Monday, 20 March 2017 00:50

The led should influence the lead

If you are a leader, this is for you. If you have a leader, this is for you.

At the end of my yoga class this morning, my teacher finished the class with; “Thank you for allowing me to teach, and to be taught”. I love this phrase.  “... allowing me to teach AND to be taught”. I have heard it many times at the end of a class. They are our teacher and we, the students are theirs. I have thought about this often.

They recognise that the learning is two way. It is an exchange.

I wonder whether we see everyday opportunities as an exchange. 

Do we see ourselves learning from our children as well as teaching? 

Do we see this exchange with our parents? 

Do we learn from our customers as well as adding value to them?

I teach them and they teach me. The older and wiser I get the more this is true… should I choose to see it this way. And of course, the same applies to leadership. Whether you lead people, teams or ideas. We all typically lead something. Do we lead by telling, or are we leading others by looking for the exchange of learning for ourselves?

I was so inspired by my friend and colleague, Dr Amy Silver’s blog; I know you better than you do. Amy reminds us that others will often know us better than ourselves in a few ways; our face, our expressions, our mannerisms. She says;

I don’t think many people know my intention as well as I do, but they probably know the impact that I have had more than me”.

 I love this. We are not watching ourselves in a mirror all day, but others are. They are experiencing us. They are measuring it very differently. They are measuring the impact.

We are considering our intent.

One way to measure our health as a leader could be our openness to learning. We can do this in attitude, but that will only get us so far. We need to put some actions in place to make sure we capture our learning’s and don’t miss opportunities for our ‘exchange’;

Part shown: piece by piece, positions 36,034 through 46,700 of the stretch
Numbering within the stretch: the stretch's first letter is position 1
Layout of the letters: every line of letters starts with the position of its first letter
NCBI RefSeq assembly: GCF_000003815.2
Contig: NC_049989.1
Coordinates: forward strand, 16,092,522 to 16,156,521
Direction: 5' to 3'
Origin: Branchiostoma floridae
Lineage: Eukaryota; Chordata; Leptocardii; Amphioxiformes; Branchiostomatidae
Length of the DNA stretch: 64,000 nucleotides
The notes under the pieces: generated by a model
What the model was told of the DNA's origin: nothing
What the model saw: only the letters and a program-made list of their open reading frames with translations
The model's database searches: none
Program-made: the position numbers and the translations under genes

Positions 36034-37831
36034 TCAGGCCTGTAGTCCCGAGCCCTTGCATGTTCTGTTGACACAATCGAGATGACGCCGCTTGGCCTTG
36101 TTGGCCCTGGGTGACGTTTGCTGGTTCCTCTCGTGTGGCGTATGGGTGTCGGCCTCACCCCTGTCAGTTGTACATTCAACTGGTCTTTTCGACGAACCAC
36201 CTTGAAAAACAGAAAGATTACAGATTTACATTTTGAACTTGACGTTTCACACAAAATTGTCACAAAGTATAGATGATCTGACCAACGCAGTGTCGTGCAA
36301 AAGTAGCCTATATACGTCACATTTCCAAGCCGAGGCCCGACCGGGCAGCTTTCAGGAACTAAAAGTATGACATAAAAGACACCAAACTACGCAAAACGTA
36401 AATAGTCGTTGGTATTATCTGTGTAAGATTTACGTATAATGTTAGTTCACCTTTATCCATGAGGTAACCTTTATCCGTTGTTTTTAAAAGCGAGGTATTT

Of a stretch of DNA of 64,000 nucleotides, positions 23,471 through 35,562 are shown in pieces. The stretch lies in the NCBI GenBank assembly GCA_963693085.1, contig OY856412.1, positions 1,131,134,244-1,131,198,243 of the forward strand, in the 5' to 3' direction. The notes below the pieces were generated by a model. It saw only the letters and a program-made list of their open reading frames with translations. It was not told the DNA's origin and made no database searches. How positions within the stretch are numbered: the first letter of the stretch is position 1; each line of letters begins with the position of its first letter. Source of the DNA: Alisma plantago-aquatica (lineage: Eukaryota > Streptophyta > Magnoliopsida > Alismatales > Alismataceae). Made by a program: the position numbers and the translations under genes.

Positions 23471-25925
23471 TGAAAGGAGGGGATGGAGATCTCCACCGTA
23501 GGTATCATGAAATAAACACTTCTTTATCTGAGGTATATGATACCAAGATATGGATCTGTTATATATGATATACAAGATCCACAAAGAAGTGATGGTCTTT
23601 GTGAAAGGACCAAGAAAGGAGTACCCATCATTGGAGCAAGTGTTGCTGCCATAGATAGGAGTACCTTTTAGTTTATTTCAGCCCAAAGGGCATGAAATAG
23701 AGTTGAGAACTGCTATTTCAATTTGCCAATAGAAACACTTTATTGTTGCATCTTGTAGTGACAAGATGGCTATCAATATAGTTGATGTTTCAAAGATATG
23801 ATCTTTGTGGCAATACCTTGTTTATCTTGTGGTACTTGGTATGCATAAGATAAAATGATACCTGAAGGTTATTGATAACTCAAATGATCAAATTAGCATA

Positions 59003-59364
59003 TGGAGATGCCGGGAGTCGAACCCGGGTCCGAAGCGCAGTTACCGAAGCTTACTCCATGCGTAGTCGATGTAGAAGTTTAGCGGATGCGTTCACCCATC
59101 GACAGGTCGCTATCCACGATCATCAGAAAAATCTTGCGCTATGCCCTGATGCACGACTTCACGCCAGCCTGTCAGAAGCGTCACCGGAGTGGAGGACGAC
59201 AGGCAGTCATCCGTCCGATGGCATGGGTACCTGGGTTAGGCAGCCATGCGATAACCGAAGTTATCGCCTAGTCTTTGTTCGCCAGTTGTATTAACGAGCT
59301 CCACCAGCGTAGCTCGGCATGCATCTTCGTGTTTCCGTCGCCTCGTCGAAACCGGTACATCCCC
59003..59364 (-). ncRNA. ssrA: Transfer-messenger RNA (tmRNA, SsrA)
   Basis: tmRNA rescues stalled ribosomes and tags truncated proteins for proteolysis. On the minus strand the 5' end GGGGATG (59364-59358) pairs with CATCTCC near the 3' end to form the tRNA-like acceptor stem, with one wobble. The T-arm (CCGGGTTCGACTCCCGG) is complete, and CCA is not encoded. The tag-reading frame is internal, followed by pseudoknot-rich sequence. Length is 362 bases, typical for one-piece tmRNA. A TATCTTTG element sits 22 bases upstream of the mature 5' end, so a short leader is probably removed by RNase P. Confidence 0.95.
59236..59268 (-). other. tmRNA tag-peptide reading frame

• Ask our leaders for feedback and/or ask our team for their perspective
  • Set up powerful one on one’s to ensure it becomes systematic
  • Capture and act on those ‘nip it in the bud’ moments to give feedback in the moment

Your intent is for you. Your impact is what they experience.

A good leader will recognise that their team will help shape how they lead. A good team member will recognise that giving their leaders thoughtful and planned feedback honours them. It’s a gift. It helps them become a better version of themselves. Whether to choose to use it or not is your call. It’s a gift that should be shared and one that should be received with as much graciousness.

What do you need to action to honour someone you work with?

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If you want to become a legend at giving and receiving feedback, get your own copy of Georgia’s first book or ebook of Fixing Feedback.

Last modified on Monday, 20 March 2017 05:34

About Georgia

Georgia is obsessed with the power of great communication. She knows how great communication leads to great collaboration and helps create outstanding cultures.

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